Facebook had a strong fourth quarter, making more money on advertising and adding more users despite challenges around regulation, privacy and efforts to fight election interference.
Its profit and revenue both handily surpassed Wall Street's expectations.
The company also said it settled a lawsuit filed in 2015 over its facial recognition practices and will pay $550 million as a result. The suit alleged Facebook violated Illinois privacy regulations with a feature that suggested to users other people to tag in their photos. Facebook replaced the tag suggestion tool with a broader facial recognition setting last year.
Facebook said that about 2.89 billion people use at least one of its services — Facebook, WhatsApp, Instagram or Messenger — each month. About 2.26 billion people use at least one every day. The Menlo Park, California, company said its main service had 2.5 billion monthly users at the end of the year, up 8% from a year earlier.
"This is a company that has shown that it can withstand ongoing criticism of its practices and yet still pull out gains in both revenue and users," said eMarketer analyst Debra Aho Williamson.
Facebook is under growing regulatory scrutiny around the world. In the U.S., it faces several government investigations for alleged anti-competitive behavior. Last August, it was fined $5 billion by the Federal Trade Commission for privacy violations, the largest FTC fine ever for a tech company.
Amid ongoing criticism about how Facebook handles the private data of its users, CEO Mark Zuckerberg has announced that the company was shifting course for a more "privacy-focused" future. This includes emphasizing small-group and private communication, though details are still scant.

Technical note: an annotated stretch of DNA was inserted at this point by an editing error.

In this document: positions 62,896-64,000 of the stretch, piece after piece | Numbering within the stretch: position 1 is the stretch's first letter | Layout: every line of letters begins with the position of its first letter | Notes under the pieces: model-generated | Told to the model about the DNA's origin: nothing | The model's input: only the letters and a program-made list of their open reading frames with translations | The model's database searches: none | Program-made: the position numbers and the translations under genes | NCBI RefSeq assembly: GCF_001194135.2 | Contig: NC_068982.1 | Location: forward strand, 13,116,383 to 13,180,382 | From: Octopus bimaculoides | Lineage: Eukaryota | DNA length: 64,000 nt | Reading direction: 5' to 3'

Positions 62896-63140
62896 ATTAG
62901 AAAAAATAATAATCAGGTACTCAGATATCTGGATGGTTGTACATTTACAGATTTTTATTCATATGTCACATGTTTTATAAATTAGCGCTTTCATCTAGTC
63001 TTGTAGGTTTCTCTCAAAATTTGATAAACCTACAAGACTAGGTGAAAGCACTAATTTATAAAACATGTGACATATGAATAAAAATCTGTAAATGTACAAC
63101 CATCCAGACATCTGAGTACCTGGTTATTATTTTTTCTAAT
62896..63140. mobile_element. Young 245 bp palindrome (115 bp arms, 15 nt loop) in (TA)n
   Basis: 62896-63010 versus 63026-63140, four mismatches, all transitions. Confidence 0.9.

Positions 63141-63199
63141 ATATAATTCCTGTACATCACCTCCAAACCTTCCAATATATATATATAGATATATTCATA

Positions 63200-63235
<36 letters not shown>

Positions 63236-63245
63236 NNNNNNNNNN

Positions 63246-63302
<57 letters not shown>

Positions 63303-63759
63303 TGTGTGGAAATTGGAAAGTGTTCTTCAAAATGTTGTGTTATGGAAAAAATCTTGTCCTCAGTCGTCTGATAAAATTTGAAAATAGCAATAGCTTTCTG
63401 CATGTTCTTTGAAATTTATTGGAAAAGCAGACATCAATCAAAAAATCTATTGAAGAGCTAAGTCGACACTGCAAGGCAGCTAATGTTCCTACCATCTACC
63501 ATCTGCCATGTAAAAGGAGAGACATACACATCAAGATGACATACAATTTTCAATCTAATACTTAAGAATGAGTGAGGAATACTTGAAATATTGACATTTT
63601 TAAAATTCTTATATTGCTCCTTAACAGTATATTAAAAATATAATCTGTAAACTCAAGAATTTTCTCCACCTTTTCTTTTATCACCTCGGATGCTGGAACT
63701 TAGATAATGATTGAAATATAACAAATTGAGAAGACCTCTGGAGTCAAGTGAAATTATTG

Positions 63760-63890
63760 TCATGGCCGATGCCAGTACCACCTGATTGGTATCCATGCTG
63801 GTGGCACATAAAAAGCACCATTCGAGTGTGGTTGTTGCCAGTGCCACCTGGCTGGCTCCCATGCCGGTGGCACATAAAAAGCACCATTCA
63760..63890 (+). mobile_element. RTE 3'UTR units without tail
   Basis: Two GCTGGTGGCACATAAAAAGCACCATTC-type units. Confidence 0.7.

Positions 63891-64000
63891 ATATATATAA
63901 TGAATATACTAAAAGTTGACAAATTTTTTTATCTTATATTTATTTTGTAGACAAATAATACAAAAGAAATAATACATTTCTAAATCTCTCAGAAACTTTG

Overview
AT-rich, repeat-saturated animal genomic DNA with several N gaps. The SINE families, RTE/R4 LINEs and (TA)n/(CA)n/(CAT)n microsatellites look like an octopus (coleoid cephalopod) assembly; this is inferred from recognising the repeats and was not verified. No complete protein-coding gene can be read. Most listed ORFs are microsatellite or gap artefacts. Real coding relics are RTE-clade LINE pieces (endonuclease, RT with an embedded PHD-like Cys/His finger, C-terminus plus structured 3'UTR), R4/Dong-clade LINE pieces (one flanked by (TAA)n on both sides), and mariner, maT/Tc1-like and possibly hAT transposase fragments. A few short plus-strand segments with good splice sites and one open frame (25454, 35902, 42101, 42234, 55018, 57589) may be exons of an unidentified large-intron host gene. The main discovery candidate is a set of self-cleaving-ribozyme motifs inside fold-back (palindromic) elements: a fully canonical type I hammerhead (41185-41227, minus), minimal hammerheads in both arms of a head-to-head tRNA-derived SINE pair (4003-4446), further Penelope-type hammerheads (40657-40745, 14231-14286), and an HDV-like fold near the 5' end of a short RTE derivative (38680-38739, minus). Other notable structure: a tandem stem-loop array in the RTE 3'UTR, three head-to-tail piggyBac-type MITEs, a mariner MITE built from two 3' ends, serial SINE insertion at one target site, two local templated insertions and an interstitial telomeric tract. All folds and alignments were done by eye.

It's not clear if this privacy focus will mean anything for how ads on Facebook are targeted, which has always been among the chief concerns for privacy advocates.
And Facebook continues to face challenges over election interference. After Russian actors used social media platforms like Facebook to interfere in the 2016 U.S. elections, the companies have tried to clamp down on fake accounts, misinformation and other forms of misuse. This Election Day will be a test of whether they've done enough.
In reporting fourth-quarter results Wednesday, Facebook said it earned $7.35 billion, or $2.56 per share, up 7% from $6.88 billion, or $2.38 per share, a year earlier. Revenue rose 25% to $21.1 billion from $16.9 billion, the bulk of that from ads. Analysts were expecting earnings of $2.52 per share and revenue of $20.9 billion, according to FactSet.
Facebook's stock dropped more than 6% in after-hours trading after the results came out. Some investors may be concerned about the company's growing expenses, while others could simply be cashing out following a record high for the stock earlier in the day.